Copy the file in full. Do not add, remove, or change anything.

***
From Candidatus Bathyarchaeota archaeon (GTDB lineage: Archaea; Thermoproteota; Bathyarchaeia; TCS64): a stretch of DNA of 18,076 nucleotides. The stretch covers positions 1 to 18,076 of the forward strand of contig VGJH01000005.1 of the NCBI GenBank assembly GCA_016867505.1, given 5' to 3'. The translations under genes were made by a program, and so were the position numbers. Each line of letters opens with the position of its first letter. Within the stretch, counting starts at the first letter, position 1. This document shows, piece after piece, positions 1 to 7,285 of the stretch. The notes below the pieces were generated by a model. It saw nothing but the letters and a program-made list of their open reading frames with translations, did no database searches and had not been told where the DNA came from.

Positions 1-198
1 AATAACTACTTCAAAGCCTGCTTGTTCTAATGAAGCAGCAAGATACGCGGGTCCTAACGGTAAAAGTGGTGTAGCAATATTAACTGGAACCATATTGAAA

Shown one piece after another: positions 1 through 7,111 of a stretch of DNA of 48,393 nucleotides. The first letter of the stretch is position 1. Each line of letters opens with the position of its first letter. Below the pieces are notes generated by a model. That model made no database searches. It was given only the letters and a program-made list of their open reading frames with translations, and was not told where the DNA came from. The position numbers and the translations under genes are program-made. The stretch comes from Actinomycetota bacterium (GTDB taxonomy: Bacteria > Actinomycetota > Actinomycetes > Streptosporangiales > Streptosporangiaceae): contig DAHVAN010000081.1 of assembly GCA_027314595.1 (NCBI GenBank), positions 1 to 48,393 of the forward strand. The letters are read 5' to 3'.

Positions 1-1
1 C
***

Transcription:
From Candidatus Bathyarchaeota archaeon (GTDB lineage: Archaea; Thermoproteota; Bathyarchaeia; TCS64): a stretch of DNA of 18,076 nucleotides. The stretch covers positions 1 to 18,076 of the forward strand of contig VGJH01000005.1 of the NCBI GenBank assembly GCA_016867505.1, given 5' to 3'. The translations under genes were made by a program, and so were the position numbers. Each line of letters opens with the position of its first letter. Within the stretch, counting starts at the first letter, position 1. This document shows, piece after piece, positions 1 to 7,285 of the stretch. The notes below the pieces were generated by a model. It saw nothing but the letters and a program-made list of their open reading frames with translations, did no database searches and had not been told where the DNA came from.

Positions 1-198
1 AATAACTACTTCAAAGCCTGCTTGTTCTAATGAAGCAGCAAGATACGCGGGTCCTAACGGTAAAAGTGGTGTAGCAATATTAACTGGAACCATATTGAAA

Shown one piece after another: positions 1 through 7,111 of a stretch of DNA of 48,393 nucleotides. The first letter of the stretch is position 1. Each line of letters opens with the position of its first letter. Below the pieces are notes generated by a model. That model made no database searches. It was given only the letters and a program-made list of their open reading frames with translations, and was not told where the DNA came from. The position numbers and the translations under genes are program-made. The stretch comes from Actinomycetota bacterium (GTDB taxonomy: Bacteria > Actinomycetota > Actinomycetes > Streptosporangiales > Streptosporangiaceae): contig DAHVAN010000081.1 of assembly GCA_027314595.1 (NCBI GenBank), positions 1 to 48,393 of the forward strand. The letters are read 5' to 3'.

Positions 1-1
1 C